Why did Jesus say that they would all fall away that very night? See Mat 26:31. What is meant by strike down the shepherd? Notice that the word used is that found throughout the Bible for smiting another, often to death, and typically with the sword. See Mat 26:51, Luk 22:49-50 where the same word is used, as well as Rev 19:15 for the sword of the Lord, which is His word (Heb 4:12) that smites the nations; cf. Act 12:23, Rev 11:6. See also Zec 13:7 from which Jesus is quoting in our present context. What does the inherent meaning of scandalize to the word Jesus used for the disciples falling away from Him indicate about His understanding of the sword in Zec 13:7 that would be awakened against the Shepherd who was God’s Associate? Think: who is it in the world that wields the sword in the name of justice and for the cause of what is right? See Rom 13:4. How does this help us better understand the opposition that Jesus understood He would face as the Messiah and Associate of God from the kingdoms of this world (and the spiritual powers of darkness behind them) in establishing the kingdom of God on earth? See Psa 2:1-3 and cf. Mat 21:37-39.
What did the prophecy from Zechariah 13:7 say would be the result to the sheep of the sword smiting the Shepherd, and how does this help us to understand what Jesus meant when He said His disciples would all fall away from Him that night? Although scattering under such circumstances is less than noble, is that the same as renouncing or repudiating Jesus under such circumstances? In what way have enemies of God’s kingdom throughout history sought to smite the shepherds of His flock in order to scatter the sheep of their folds? Cf. Num 27:16-17, 1Ki 22:17, Zec 10:2, Mat 9:36, Joh 10:12. In what way has God actually used such scatterings to further His kingdom? See Act 8:1-4, 11:19, 1Pe 1:1 where a different word, διασπείρω, is used that means more specifically to scatter seed; hence, what God’s enemies intend as a scattering to the wind of chaff to prevent His kingdom from taking root, God in His sovereignty uses as the scattering of seed to further His kingdom! Although Christ’s sheep are often scattered geographically, often as a result of persecution that especially targets their leaders, what prevents them from ever being scattered away from Christ? See Heb 13:20-21, 1Pe 2:25. What does this remind us about the way of the cross unto suffering and even death being the way unto life and spiritual victory over the world and its kingdoms? See Mat 16:24-26, Joh 12:24-26.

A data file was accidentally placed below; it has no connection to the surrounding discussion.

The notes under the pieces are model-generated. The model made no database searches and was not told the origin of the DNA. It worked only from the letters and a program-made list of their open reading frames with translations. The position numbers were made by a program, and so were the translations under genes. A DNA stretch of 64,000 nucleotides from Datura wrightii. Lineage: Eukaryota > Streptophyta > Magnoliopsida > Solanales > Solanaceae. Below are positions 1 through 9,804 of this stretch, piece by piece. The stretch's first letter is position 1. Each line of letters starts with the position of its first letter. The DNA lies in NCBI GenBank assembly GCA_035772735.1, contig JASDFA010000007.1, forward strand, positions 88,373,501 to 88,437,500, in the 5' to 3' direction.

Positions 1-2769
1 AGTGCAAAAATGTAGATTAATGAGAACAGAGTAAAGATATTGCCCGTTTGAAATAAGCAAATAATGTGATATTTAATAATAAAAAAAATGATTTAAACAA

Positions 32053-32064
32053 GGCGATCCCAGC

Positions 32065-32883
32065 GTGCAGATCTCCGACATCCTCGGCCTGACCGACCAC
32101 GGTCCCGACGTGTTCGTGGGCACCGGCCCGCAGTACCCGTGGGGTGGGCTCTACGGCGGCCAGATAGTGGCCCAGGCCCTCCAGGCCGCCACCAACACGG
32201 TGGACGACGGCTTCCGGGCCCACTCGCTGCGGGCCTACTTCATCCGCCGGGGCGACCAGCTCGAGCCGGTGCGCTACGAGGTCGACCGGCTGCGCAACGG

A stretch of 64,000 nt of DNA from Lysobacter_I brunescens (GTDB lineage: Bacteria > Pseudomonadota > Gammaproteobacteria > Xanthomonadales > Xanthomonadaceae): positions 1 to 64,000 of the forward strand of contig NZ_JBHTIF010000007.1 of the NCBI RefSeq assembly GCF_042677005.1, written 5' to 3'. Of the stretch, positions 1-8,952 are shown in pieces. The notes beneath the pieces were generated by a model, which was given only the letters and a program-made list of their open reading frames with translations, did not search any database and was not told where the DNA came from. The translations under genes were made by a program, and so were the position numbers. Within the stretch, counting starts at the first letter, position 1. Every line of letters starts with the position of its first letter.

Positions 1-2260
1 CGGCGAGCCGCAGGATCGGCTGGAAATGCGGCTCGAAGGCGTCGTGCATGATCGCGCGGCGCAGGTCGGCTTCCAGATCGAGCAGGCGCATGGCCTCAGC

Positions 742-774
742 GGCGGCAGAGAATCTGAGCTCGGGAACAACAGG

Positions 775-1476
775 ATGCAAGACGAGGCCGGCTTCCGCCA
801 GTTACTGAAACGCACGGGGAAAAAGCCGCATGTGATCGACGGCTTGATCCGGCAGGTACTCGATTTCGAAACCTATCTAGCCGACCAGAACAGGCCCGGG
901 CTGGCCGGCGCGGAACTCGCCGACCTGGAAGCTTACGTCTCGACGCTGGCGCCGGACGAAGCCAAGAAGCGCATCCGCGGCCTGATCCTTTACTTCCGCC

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- What is the relationship between Jesus’ sacrifice and our redemption, forgiveness and receiving an inheritance per the terms of the covenant / will that was effected by His death?
- From what, and to what, are we saved? Is it Jesus’ death alone that saves us? What part does His resurrection have in our salvation?
- Does the justice of God demand the satisfaction of blood before He will forgive, similar to what pagans throughout history have believed?
- What was the purpose of the Old Testament sacrifices?
- Does blood alone atone for sin?
- How does Christ’s death render powerless the devil?
- To whom was Christ’s life given as a ransom? From what are we ransomed?
- Why did Jesus not only die, but suffer and die? If all that was necessary was His shed blood, why didn’t God sovereignly ordain a more merciful death for His own dear Son?
- What is the relationship between a will or testament, and a covenant? What was willed to Jesus as an inheritance from His Father, and what was willed to us through the new testament in His blood?